Glasgow Warriors 8

Edinburgh 16

Edinburgh retained the 1872 Cup at Scotstoun yesterday after making it back-to-back wins in this ancient inter-city fixture.

Doubtful if this match will be memorable in the early hours of next year, never mind the next decade, but this was another example of Edinburgh pragmatism – and a game-plan laid down by Richard Cockerill – completely undoing anything their hosts might have had in the way of potency.

If a week is a long time in politics, then it must have felt like an eternity for Glasgow coach Dave Rennie, who watched his side fail to function properly at Murrayfield. And as a result, he probably played out a season of matches in his head during the past seven days.

And no doubt that was why Rennie arrived at a starting 15 that showed six changes to the previous Saturday, none of which was terribly controversial or arguable. It was the kind of overhaul that suggested pride meant just as much as PRO14 points at Scotstoun.

In contrast, Richard Cockerill, his Edinburgh counterpart, went with just a solitary amendment. Life is easy when you are winning and, after victories over Newcastle in Europe and Glasgow domestically.

Just as nice, if not better, was the warm, if not loving reception ahead of kick-off in this tie, the ball delivered by Doddie Weir, OBE, an award earned for his services to rugby, MND research and Scottish Border life.

And it turned out the former Scotland No 5, adorned in Edinburgh weave, has backed a winner.

Edinburgh were first on the board, Jaco van der Walt landing a penalty from just inside Glasgow territory. That generated a vocal response from the Glasgow crowd, although down a few decibels on their response when referee George Clancy made the next award in favour of Edinburgh. Cue ironic applause for many of his calls thereafter.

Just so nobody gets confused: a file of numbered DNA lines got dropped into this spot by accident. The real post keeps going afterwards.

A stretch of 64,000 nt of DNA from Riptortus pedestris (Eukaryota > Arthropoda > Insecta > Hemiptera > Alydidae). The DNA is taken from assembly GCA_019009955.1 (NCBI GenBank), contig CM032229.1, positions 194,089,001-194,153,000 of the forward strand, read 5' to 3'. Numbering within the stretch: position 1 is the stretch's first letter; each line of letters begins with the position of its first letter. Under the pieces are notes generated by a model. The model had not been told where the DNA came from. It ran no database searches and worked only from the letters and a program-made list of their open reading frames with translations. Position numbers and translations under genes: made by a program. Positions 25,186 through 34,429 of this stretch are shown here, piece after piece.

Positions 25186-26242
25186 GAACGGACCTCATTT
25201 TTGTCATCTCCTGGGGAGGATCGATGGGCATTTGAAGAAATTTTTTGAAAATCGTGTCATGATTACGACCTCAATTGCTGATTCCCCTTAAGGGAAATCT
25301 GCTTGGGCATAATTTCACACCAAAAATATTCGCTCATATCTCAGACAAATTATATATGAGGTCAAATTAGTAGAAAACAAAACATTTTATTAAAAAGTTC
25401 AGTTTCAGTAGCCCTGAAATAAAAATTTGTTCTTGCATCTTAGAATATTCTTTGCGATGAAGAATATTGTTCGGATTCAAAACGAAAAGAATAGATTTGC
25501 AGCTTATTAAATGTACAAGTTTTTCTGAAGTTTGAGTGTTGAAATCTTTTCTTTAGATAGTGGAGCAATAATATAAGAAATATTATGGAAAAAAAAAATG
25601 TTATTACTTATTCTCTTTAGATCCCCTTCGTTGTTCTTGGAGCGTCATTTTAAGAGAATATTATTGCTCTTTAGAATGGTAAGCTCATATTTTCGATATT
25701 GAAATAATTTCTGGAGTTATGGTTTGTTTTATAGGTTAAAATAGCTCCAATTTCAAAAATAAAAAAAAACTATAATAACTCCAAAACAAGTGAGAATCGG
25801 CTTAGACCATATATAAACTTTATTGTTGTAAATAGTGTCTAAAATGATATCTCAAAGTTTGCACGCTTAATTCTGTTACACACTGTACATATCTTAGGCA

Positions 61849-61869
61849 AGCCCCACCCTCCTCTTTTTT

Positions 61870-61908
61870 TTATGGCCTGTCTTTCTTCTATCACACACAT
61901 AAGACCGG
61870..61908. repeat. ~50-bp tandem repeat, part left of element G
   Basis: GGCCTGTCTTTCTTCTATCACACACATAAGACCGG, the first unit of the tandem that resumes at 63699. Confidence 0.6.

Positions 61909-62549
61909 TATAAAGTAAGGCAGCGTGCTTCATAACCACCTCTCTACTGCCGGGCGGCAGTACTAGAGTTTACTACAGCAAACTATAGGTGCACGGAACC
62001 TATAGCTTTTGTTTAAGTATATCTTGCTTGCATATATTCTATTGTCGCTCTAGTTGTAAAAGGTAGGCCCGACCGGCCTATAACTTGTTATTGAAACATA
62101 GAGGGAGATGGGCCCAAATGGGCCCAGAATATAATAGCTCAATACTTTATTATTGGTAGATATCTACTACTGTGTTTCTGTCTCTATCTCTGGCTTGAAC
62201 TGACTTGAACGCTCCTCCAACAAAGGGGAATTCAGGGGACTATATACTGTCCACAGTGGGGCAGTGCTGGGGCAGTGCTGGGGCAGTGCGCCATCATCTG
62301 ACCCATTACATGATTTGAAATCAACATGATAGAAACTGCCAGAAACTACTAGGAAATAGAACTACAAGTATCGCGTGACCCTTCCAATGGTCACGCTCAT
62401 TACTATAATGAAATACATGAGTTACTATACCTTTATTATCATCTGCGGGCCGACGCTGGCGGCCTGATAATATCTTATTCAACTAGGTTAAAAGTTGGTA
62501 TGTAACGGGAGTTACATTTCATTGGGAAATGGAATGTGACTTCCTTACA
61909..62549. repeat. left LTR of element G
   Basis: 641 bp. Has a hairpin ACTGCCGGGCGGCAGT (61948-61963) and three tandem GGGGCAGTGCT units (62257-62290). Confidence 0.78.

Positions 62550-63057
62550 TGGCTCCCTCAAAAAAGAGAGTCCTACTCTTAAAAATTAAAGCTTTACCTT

Van der Walt’s high tackle on Adam Hastings was easy enough to spot, after some entrepreneurship from Tommy Seymour and Stuart Hogg. The latter kicked for the corner, Warriors winning the line-out but losing possession when Hogg threw a pass that was readable from the stand, never mind from a few yards away.

Parity was secured midway through the first half, Hastings kicking the penalty after several attempted charges from the Warriors pack was repelled.

There was a growing frustration, even this early, at some of the calls being made from referee Clancy. Most supporters, however, spotted the infringement that gave van der Walt his second penalty and Edinburgh a 6-3 advantage.

There was some running rugby, but none of it resulted in an end-product.

Duhan van der Merwe, the Edinburgh wing and man of the match at Murrayfield, was given a chance to stretch his legs but spilled the ball in contact.

Edinburgh almost immediately found themselves back on halfway.

Given conditions were dry, the handling from both sides was below-par, James Johnstone arguably the biggest culprit inside the Glasgow 22.

The expectant Glasgow audience, willing their charges to show some flare, looked gaunt-faced when Stuart Hogg failed to emerge after the turnaround.

He wasn’t the only one to disappear. Oli Kebble was yellow-carded after a collapsed scrum.

Needing a specialist prop for the next scrum, Jamie Bhatti came on for Matt Fagerson, the No 8, and found himself reeling backwards as Edinburgh made their numerical advantage count.

And without a direct opposite to counter him, Bill Mata picked up and rampaged towards the Glasgow line. While halted, Edinburgh were not beaten, and Stuart McInally spun his way out of three tackles and in for the score, van der Walt converting.

At 13-3 down, and still a man short, it looked an uphill climb – sheer, if truth be told – back into this one for Glasgow.

The usual spate of substitutions and replacements took place, as Glasgow tried to find some kind of way back into a game that was fast becoming a lost cause, more so when van der Walt knocked over another penalty to stretch Edinburgh’s superiority.

Niko Matawalu tried his level best to ignite some urgency within the Warrior ranks. However, against a teak-hard Edinburgh defence, the Fijian, like so many over the preceding 160 minutes, came up short.

There was a consolation try for George Horne, unconverted by Hastings, three minutes from time. Too little to late, and the spoils, in terms of silverware and points, belonged to Edinburgh.